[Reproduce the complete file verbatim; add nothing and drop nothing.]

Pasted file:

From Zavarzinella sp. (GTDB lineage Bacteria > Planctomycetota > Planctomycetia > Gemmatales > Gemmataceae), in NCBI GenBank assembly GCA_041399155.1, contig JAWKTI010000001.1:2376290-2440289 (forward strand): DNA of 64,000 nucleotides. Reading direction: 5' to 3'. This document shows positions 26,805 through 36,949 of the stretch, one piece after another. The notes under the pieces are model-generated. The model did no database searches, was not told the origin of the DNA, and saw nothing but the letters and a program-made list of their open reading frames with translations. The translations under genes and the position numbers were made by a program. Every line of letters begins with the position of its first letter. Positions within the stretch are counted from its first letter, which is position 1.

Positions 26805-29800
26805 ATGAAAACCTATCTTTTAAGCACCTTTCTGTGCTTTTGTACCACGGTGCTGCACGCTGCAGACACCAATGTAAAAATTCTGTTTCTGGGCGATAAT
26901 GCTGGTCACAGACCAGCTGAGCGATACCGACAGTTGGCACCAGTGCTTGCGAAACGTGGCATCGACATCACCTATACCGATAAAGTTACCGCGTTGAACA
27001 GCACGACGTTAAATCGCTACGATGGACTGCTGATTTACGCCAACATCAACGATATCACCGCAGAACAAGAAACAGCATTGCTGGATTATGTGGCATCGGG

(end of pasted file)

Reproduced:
From Zavarzinella sp. (GTDB lineage Bacteria > Planctomycetota > Planctomycetia > Gemmatales > Gemmataceae), in NCBI GenBank assembly GCA_041399155.1, contig JAWKTI010000001.1:2376290-2440289 (forward strand): DNA of 64,000 nucleotides. Reading direction: 5' to 3'. This document shows positions 26,805 through 36,949 of the stretch, one piece after another. The notes under the pieces are model-generated. The model did no database searches, was not told the origin of the DNA, and saw nothing but the letters and a program-made list of their open reading frames with translations. The translations under genes and the position numbers were made by a program. Every line of letters begins with the position of its first letter. Positions within the stretch are counted from its first letter, which is position 1.

Positions 26805-29800
26805 ATGAAAACCTATCTTTTAAGCACCTTTCTGTGCTTTTGTACCACGGTGCTGCACGCTGCAGACACCAATGTAAAAATTCTGTTTCTGGGCGATAAT
26901 GCTGGTCACAGACCAGCTGAGCGATACCGACAGTTGGCACCAGTGCTTGCGAAACGTGGCATCGACATCACCTATACCGATAAAGTTACCGCGTTGAACA
27001 GCACGACGTTAAATCGCTACGATGGACTGCTGATTTACGCCAACATCAACGATATCACCGCAGAACAAGAAACAGCATTGCTGGATTATGTGGCATCGGG